Coleman’s long journey


Photo by Will Huang
Photo by Will Huang

Kyrie Coleman is a player who has continuously taken advantage of opportunities in his basketball career. The 6’7 forward has had a long journey before arriving at Wilfrid Laurier Univerity this season.

Coleman grew up in Washington, D.C., where his family currently resides and knows that his parents are an important reason why he loves the game.

However, after a childhood where nothing came easy, basketball was more than just a game to him.

“Because I grew up in poverty,I just felt like I did it to stay out of trouble”, he said.

Following high school, he took two years off to figure out what he wanted to do with his life. During that time, he decided he wanted to play the game he loved.

“I just wanted to play ball again and I got the opportunity to come to Canada.I got recruited to Brandon [University] in Manitoba.”

Over the two years he was at Brandon University, Coleman put up strong numbers posting 9.8 points per game to go along with 6.8 rebounds per game in 24 games played with the Bobcats.

After his time in Manitoba, Coleman decided to go in a new direction and go to Edmonton for a year. However he explained being so far away from home wasn’t the right fit for him.

“After a year in Edmonton I missed home. I had the opportunity to go to [the University of Waterloo], which allowed me to be closer to home,” he said.

“[Home] is only an hour flight from Toronto — that’s why I wanted to come to the East Coast.”

Despite being closer to home, he still felt he was missing something and took a year off after his year at UW. This eventually led him to Laurier.

“I just decided to dedicate my last year to a smaller school but I didn’t want to move out the area. So I decided on Laurier,” he said.

According to Coleman, he had a lot of respect for Will Coulthard, a fourth-year guard, who opened the doors and helped him become a vital part of the Hawks core group.

“He’s accepted me. Because it’s hard coming from a different team and you want to get respect from the best player, and from day one, he gave me respect and came and talked to me … and I respect that,” he said.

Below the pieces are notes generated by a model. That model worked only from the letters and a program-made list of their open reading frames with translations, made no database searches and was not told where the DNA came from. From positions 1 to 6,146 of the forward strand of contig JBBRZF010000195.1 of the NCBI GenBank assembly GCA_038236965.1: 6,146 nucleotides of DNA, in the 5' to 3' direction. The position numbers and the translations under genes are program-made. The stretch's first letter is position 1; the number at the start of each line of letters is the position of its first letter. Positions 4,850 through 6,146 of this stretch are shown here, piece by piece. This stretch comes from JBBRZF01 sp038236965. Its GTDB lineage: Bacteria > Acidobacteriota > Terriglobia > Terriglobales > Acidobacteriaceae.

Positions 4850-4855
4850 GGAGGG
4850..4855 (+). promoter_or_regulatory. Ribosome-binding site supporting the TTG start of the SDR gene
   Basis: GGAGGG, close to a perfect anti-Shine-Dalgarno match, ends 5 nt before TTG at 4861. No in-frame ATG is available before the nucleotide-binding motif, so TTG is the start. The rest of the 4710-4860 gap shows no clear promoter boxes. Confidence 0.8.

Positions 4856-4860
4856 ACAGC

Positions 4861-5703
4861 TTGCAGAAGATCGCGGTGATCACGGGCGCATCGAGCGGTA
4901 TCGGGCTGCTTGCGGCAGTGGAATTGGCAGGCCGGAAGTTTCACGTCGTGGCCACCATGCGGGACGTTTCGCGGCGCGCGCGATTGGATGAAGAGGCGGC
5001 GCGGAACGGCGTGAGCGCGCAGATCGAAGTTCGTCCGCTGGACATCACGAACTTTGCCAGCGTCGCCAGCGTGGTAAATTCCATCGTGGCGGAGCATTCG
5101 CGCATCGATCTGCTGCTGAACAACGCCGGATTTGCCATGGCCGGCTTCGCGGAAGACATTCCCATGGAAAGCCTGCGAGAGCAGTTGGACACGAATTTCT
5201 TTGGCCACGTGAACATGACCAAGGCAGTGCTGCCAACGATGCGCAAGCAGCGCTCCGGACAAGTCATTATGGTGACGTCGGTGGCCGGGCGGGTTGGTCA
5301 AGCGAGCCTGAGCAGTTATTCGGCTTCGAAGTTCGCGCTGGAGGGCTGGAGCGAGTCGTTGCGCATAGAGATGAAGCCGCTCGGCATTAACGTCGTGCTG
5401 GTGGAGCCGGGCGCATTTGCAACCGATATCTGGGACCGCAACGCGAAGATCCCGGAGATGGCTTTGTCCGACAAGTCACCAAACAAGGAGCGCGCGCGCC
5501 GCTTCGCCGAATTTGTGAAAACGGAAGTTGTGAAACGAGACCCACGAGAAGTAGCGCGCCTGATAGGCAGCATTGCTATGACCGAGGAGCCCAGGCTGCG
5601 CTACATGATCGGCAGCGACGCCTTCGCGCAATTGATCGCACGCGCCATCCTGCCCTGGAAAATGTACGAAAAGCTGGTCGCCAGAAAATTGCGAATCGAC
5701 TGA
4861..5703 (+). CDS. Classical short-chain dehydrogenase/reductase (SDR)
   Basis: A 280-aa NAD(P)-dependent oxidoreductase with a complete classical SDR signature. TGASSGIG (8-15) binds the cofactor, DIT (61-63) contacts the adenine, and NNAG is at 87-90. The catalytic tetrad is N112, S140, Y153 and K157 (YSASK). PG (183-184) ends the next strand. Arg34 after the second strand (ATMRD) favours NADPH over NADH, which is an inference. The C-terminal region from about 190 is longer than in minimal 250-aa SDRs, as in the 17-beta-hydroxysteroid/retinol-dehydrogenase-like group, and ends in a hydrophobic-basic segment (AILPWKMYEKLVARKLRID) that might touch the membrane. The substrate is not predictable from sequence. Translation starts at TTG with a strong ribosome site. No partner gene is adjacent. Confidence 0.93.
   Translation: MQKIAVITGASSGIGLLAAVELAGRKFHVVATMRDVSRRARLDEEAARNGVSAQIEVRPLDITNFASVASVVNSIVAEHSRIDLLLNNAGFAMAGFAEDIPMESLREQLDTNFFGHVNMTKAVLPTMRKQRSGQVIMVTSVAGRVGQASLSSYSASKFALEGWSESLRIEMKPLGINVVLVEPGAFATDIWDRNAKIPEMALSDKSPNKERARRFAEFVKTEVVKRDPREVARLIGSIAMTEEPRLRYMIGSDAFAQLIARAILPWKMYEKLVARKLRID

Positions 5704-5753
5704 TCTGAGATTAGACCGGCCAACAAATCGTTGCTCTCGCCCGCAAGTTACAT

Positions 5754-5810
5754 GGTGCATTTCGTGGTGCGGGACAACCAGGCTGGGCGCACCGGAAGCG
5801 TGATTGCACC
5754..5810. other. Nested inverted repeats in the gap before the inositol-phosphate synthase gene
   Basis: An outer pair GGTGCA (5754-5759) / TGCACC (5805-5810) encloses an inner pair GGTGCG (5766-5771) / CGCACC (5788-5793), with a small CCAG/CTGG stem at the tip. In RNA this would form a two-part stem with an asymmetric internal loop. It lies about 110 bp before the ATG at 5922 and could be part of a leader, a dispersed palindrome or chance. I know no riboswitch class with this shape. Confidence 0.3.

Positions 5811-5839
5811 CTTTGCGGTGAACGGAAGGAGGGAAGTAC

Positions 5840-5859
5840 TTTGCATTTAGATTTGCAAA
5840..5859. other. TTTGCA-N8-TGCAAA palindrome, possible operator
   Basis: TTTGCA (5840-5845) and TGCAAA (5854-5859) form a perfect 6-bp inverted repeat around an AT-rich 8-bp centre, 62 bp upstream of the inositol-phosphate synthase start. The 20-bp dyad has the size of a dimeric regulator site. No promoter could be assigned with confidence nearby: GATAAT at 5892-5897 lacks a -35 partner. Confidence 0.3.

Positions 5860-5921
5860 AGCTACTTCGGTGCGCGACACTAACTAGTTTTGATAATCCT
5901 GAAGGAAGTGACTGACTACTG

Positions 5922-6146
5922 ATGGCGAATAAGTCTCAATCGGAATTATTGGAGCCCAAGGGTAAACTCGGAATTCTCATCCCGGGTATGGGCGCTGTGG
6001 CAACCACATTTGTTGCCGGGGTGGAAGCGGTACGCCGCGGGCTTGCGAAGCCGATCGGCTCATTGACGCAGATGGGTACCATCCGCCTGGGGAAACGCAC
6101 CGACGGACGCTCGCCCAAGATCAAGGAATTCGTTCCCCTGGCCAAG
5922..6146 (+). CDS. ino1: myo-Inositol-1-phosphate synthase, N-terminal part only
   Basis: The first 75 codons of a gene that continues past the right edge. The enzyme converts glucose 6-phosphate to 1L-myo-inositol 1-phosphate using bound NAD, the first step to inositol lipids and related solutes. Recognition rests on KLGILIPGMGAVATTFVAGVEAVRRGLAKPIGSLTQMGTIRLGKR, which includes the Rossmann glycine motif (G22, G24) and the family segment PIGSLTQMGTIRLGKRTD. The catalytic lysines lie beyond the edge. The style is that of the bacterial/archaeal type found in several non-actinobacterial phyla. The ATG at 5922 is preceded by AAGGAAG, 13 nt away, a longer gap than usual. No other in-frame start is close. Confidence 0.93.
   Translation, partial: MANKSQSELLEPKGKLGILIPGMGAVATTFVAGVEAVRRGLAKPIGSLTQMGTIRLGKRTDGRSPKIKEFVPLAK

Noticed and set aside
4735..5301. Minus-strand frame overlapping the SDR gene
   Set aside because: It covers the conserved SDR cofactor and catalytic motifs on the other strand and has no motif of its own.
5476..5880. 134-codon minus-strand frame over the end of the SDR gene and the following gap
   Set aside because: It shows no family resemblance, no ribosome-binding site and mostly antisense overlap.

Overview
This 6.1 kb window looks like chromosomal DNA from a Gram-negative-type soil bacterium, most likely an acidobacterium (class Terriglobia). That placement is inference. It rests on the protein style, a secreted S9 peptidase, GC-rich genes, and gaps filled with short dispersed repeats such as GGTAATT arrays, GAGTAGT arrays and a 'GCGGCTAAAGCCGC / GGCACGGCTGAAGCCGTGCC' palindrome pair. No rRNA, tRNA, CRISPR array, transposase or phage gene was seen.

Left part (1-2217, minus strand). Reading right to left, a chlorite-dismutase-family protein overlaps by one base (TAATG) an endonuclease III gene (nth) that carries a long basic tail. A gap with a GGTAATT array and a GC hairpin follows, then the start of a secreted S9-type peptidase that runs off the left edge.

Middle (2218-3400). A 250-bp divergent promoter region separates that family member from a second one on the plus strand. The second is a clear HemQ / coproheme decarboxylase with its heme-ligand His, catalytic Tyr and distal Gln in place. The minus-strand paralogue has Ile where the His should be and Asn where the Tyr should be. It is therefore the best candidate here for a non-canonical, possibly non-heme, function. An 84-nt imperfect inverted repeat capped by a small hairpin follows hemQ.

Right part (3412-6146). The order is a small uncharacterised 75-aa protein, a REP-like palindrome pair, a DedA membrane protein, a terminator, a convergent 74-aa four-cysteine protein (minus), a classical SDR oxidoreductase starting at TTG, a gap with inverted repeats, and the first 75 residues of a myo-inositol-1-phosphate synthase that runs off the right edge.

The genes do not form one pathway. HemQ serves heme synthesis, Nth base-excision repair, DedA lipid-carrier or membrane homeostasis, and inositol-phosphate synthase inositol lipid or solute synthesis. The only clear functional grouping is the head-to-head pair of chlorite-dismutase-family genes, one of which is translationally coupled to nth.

Coleman is the oldest player on the Golden Hawks current active roster.

When asked what he brings to the team, he said he believes his experience and maturity are key virtues in his ability to provide strong leadership to the club as well as be a dynamic player.

“I bring leadership and toughness. I feel like I bring a lot of defence, rebounding and some scoring … and I get the guys going,” he said. “I take criticism very well and I could give guys criticism too. Guys look up to me on the team. They give me respect. They were really open to me when I came here.”

When asked about how he feels Laurier compares to the other schools he has been a part of, he was profoundly satisfied with his choice for his final year.

“This school is a smaller school compared to the other ones I’ve been to. The athletics around here is supported by everyone. Everybody is full of school spirit and enthusiasm and that is the reason why I like this school,” he said.

In four games this year he is averaging 11 points, 7.5 rebounds to go along with 48.6% shooting from the field. He has averaged  30 minutes of play per game.

Coleman ended up at Wilfrid Laurier through the ability to take advantage of opportunities and his love of the game of basketball. As for his goals for the team and the upcoming season, Coleman’s message is simple.

“As long as we compete and give it our best every time we step out on the court, anything can happen,” he said.

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